The tauopathy progressive supranuclear palsy, or PSP, is a poorly understood movement disorder that has recently come to be of intense interest to age-related neurodegenerative disease researchers. This week, scientists got important hints to the cause of this neurodegenerative disease. On June 19 in Nature Genetics, researchers reported that a large, genomewide association study confirmed the importance of tau in this disease and identified three new genes that increase the risk for PSP. “The results point to a link between PSP and cellular stress responses, and to a role for non-neuronal oligodendrocytes in the disease,” said Gerard Schellenberg, University of Pennsylvania, who led the research, together with Ulrich Müller from Justus Liebig University, Giessen, Germany. The study is the largest genetic analysis of the disease to date. PSP is one of many tauopathies, which are characterized by the accumulation of tau deposits in the brain upon postmortem pathology. “This is a really important study that will likely lead to a flurry of new investigations,” suggested Mark Cookson from the National Institute on Aging, Bethesda, Maryland. Cookson is one of more than 100 coauthors on the paper, reflecting a recent trend of collaboration and sample sharing in the neurogenetics community that is transforming the field from one based on small, often irreproducible, single-center studies.
Though the prevalence of PSP is fairly low at about four per 100,000, it is the second most common cause of parkinsonism. Scientists still puzzle over the role of tau in PSP and other tauopathies. In some cases, such as frontotemporal dementia, mutations in tau are causative, while in others there is no genetic link to tau. Researchers linked PSP to MAPT polymorphisms in 1997 (see Conrad et al., 1997). A study two years later demonstrated that inversion of a piece of DNA on chromosome 17 containing MAPT increases risk for PSP (see Baker et al., 1999), while a second major inversion, H2, does not. Some other genes have been linked to PSP but have not been confirmed.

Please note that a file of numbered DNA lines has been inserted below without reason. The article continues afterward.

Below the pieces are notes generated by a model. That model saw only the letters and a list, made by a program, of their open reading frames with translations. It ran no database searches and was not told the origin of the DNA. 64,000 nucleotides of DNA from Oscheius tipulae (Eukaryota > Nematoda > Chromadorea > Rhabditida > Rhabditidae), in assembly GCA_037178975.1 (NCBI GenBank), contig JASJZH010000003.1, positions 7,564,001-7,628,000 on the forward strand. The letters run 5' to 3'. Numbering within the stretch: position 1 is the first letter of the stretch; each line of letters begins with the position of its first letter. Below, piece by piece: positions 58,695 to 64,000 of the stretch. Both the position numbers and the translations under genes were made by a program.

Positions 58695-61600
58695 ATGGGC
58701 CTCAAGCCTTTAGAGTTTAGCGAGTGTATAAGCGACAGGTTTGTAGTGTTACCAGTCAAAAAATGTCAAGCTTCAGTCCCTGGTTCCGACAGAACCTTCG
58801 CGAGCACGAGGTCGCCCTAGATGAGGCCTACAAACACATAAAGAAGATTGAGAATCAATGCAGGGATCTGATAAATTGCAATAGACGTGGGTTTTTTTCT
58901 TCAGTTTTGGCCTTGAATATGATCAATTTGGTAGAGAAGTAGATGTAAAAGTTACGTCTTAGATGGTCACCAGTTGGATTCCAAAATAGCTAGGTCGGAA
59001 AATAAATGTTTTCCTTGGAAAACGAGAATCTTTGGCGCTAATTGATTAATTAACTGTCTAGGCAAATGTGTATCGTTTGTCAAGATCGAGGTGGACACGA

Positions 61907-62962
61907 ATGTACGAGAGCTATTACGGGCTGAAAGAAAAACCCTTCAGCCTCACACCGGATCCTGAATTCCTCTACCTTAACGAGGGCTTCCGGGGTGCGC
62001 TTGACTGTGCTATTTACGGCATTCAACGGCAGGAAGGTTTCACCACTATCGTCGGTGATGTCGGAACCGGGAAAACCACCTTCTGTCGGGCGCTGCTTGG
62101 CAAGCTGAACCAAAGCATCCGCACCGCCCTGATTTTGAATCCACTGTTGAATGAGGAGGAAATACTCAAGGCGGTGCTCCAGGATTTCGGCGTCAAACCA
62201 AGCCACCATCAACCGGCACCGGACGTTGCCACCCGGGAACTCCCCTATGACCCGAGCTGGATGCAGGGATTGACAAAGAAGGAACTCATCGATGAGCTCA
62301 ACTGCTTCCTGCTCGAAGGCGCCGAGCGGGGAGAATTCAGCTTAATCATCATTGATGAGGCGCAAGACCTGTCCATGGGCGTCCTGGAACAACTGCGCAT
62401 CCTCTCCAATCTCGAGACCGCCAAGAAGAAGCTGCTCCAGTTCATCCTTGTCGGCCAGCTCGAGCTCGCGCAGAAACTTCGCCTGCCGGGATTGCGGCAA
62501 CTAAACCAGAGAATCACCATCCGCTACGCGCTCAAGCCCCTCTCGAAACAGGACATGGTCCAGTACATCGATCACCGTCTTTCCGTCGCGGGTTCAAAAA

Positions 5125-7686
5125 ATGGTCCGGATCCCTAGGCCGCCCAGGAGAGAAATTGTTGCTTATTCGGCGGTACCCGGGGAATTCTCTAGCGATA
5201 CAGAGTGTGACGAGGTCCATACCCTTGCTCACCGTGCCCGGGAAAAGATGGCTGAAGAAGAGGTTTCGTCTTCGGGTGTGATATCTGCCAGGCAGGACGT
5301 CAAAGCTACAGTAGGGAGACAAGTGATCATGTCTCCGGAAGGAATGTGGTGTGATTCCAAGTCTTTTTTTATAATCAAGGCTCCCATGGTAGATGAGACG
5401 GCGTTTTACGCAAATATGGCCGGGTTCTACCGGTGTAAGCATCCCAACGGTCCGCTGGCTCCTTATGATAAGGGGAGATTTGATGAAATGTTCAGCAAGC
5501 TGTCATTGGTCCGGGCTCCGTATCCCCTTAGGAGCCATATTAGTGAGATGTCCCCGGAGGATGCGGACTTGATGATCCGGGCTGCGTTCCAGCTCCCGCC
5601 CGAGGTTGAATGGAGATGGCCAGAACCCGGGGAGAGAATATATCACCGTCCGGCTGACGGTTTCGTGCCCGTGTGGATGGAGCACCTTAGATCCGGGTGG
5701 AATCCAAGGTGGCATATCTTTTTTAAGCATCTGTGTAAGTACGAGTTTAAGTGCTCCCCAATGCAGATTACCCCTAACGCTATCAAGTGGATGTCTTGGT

Schellenberg, Müller, and colleagues adopted a genomewide association strategy to search for PSP genes. Joint first authors Günter Höglinger, from Philipps-Universität, Marburg, Germany; Nadine Melhem at the University of Pennsylvania; Dennis Dickson from the Mayo Clinic, Jacksonville, Florida; and Patrick Sleiman from Children’s Hospital of Philadelphia, Pennsylvania, used a two-stage analysis. In stage 1 they compared over 500,000 single nucleotide polymorphisms (SNPs) among DNA samples from 1,114 people with PSP and DNA from roughly 3,200 controls. They tested only samples from autopsy-confirmed cases to avoid spurious results. Most cases and controls were of European ancestry. Nearly 5,000 SNPs that had modest statistical significance were retested in the second stage, where the authors looked for association with PSP in 1,051 clinically diagnosed cases, comparing against about 3,500 controls. Schellenberg told ARF that the number of samples they obtained was staggering given the rarity of the disease, and was a testament to the cooperation among many labs.